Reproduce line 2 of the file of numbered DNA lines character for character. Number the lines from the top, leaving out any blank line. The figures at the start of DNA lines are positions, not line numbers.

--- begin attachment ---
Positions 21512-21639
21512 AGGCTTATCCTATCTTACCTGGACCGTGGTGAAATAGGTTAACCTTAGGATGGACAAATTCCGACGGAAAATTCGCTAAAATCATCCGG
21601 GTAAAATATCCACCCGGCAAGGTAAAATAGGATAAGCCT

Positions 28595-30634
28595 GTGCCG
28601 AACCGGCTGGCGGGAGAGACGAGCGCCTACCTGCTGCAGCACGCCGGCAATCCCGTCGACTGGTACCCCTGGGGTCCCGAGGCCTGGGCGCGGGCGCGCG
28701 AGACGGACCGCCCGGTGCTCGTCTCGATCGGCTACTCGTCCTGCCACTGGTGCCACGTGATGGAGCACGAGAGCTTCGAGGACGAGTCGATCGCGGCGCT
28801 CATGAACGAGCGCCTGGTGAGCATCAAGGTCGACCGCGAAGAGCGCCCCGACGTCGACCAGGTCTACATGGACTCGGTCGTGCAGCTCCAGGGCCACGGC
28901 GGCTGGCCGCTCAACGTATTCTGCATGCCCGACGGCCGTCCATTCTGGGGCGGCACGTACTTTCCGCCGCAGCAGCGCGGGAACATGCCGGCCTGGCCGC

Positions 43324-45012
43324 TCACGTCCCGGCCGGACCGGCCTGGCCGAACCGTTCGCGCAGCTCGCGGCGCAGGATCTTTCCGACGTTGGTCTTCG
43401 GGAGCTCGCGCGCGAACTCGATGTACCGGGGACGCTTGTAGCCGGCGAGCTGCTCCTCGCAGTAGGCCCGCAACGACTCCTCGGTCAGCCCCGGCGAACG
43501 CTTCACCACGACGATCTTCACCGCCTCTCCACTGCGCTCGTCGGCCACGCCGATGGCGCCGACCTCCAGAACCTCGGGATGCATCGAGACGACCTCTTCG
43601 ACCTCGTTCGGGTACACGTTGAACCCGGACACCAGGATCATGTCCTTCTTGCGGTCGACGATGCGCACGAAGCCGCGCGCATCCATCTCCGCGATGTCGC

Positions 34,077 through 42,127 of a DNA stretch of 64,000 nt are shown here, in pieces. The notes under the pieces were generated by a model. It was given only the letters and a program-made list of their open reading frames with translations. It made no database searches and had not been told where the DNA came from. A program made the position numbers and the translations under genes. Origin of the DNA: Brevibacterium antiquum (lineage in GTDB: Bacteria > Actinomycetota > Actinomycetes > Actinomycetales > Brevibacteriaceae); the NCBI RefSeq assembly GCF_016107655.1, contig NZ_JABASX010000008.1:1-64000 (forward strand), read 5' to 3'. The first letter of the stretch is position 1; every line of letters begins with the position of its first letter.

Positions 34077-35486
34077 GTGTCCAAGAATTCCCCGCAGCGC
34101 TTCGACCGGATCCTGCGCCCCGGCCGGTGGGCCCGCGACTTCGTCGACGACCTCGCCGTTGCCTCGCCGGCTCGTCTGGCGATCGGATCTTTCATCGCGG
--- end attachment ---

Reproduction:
21512 AGGCTTATCCTATCTTACCTGGACCGTGGTGAAATAGGTTAACCTTAGGATGGACAAATTCCGACGGAAAATTCGCTAAAATCATCCGG